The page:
Date of lecture: February 21, 2024
The goals of historic preservation are often at odds with efforts to protect properties from climate change. While preservation encourages maintaining a property’s historic appearance, climate change adaptation often requires change, sometimes radical change, to maintain the safety of a building and its occupants.
As the impacts of flooding and intense storms are increasing in prevalence, property owners and communities are trying to balance their desire to increase resiliency in their communities, while maintaining their historic character and sense of place. Property owners seek options to improve resilience in response to parcel vulnerability. At a community level, municipalities are developing policies, programs, and requirements to address vulnerability on a larger scale, often without considering the impacts on historic resources. To specifically address the impacts of severe storms on the state’s historic resources, Florida’s Division of Historical Resources, the SHPO, sought to prepare three guidance documents to address the impacts of severe storms.
Going beyond a regulatory review, the guidance relied heavily on information gained through site visits in in-person interviews with eighteen small to mid-sized communities across the state. The site visits provided a first-hand opportunity to document prior storm damage, recovery efforts, and vulnerability as well as the implementation of community-wide and property specific resiliency measures. The information gained during the site visits was compiled to serve as a reference for similar communities. The resulting guidance documents provide a wholistic approach for three separate audiences: property owners, municipalities, and state agencies. They described flood and wind mitigation vulnerability and resiliency measures for historic buildings and archaeological sites, and include an analysis of severe storms on tourism, a key state industry.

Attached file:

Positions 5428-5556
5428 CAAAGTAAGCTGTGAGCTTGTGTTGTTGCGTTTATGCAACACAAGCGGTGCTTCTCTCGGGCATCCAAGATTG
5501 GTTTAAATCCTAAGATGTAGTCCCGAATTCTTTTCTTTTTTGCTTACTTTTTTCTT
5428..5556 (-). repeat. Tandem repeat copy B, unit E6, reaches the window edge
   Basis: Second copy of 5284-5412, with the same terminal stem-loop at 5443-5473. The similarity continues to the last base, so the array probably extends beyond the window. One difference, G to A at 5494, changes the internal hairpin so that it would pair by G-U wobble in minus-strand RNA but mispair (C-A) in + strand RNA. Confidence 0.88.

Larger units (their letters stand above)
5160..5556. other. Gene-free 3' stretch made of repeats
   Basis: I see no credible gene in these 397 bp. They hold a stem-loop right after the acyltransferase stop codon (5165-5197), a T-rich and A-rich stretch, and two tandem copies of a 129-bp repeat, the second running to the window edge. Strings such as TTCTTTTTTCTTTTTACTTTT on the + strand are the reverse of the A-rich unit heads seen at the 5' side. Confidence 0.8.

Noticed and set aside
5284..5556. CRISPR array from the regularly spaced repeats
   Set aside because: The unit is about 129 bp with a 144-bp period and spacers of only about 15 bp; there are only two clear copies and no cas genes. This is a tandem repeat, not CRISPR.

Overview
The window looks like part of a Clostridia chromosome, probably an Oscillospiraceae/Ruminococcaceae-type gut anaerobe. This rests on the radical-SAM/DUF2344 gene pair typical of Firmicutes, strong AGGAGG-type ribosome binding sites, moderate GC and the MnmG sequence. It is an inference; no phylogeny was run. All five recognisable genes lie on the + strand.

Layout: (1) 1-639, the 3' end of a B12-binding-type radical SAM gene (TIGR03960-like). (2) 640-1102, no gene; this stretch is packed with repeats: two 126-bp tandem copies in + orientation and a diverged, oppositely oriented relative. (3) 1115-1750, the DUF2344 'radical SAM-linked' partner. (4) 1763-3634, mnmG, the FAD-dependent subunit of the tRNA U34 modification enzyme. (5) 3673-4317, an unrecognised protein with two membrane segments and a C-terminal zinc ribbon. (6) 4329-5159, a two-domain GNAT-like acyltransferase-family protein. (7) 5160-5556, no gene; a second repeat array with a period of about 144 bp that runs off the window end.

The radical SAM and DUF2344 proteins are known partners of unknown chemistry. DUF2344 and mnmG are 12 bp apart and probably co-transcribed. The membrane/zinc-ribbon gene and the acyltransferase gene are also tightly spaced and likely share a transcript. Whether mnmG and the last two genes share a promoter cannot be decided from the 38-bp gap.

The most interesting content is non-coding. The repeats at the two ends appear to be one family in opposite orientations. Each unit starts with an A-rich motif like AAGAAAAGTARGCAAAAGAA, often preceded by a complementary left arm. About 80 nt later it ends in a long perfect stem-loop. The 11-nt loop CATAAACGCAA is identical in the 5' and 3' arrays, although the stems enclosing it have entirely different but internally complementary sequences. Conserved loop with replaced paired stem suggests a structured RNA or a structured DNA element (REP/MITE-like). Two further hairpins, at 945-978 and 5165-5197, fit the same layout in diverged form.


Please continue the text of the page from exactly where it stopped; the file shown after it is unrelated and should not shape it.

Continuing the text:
The presentation will review the challenges of addressing flood and wind vulnerability across a wide geographic area. It will include a breakdown of the roles, responsibilities, and regulatory requirements of the owner, federal, state, and local governments when addressing mitigation of historic properties.
Dominique M. Hawkins,
FAIA, NCARB, LEED AP
Managing Principal, Preservation Design Partnership
In 1995, Dominique established PDP as a planning and design practice focusing exclusively on offering high-quality professional services for clients with nationally significant historic sites and buildings. Her work is at the forefront of addressing change at historic buildings and settings whether through design, the regulatory process, or the impacts of climate change and flooding at historic properties. From small projects to multi-million-dollar undertakings, Dominique’s work has maintained the highest standards of planning, design, and preservation, resulting in long-lasting relationships, some of which span over a decade of continuous involvement and service. Her work has been recognized with several awards.